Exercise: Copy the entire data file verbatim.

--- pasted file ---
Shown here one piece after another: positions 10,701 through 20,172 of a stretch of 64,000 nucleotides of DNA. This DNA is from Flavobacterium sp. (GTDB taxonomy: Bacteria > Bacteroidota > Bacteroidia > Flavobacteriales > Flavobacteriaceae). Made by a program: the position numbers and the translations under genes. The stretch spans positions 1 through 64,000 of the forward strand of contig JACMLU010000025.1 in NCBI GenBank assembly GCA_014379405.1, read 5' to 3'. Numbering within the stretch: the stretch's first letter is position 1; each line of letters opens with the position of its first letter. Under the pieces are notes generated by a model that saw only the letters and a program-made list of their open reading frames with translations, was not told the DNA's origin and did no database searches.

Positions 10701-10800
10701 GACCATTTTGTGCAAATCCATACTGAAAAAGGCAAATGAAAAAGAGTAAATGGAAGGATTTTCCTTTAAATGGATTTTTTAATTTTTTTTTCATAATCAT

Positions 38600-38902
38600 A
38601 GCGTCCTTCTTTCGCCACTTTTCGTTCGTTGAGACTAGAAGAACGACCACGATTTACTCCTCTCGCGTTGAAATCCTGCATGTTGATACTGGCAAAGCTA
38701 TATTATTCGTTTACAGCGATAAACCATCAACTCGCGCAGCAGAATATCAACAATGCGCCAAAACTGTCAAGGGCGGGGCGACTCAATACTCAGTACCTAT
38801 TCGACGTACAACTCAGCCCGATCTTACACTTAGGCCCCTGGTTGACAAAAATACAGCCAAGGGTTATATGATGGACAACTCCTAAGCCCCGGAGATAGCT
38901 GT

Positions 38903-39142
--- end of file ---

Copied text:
Shown here one piece after another: positions 10,701 through 20,172 of a stretch of 64,000 nucleotides of DNA. This DNA is from Flavobacterium sp. (GTDB taxonomy: Bacteria > Bacteroidota > Bacteroidia > Flavobacteriales > Flavobacteriaceae). Made by a program: the position numbers and the translations under genes. The stretch spans positions 1 through 64,000 of the forward strand of contig JACMLU010000025.1 in NCBI GenBank assembly GCA_014379405.1, read 5' to 3'. Numbering within the stretch: the stretch's first letter is position 1; each line of letters opens with the position of its first letter. Under the pieces are notes generated by a model that saw only the letters and a program-made list of their open reading frames with translations, was not told the DNA's origin and did no database searches.

Positions 10701-10800
10701 GACCATTTTGTGCAAATCCATACTGAAAAAGGCAAATGAAAAAGAGTAAATGGAAGGATTTTCCTTTAAATGGATTTTTTAATTTTTTTTTCATAATCAT

Positions 38600-38902
38600 A
38601 GCGTCCTTCTTTCGCCACTTTTCGTTCGTTGAGACTAGAAGAACGACCACGATTTACTCCTCTCGCGTTGAAATCCTGCATGTTGATACTGGCAAAGCTA
38701 TATTATTCGTTTACAGCGATAAACCATCAACTCGCGCAGCAGAATATCAACAATGCGCCAAAACTGTCAAGGGCGGGGCGACTCAATACTCAGTACCTAT
38801 TCGACGTACAACTCAGCCCGATCTTACACTTAGGCCCCTGGTTGACAAAAATACAGCCAAGGGTTATATGATGGACAACTCCTAAGCCCCGGAGATAGCT
38901 GT

Positions 38903-39142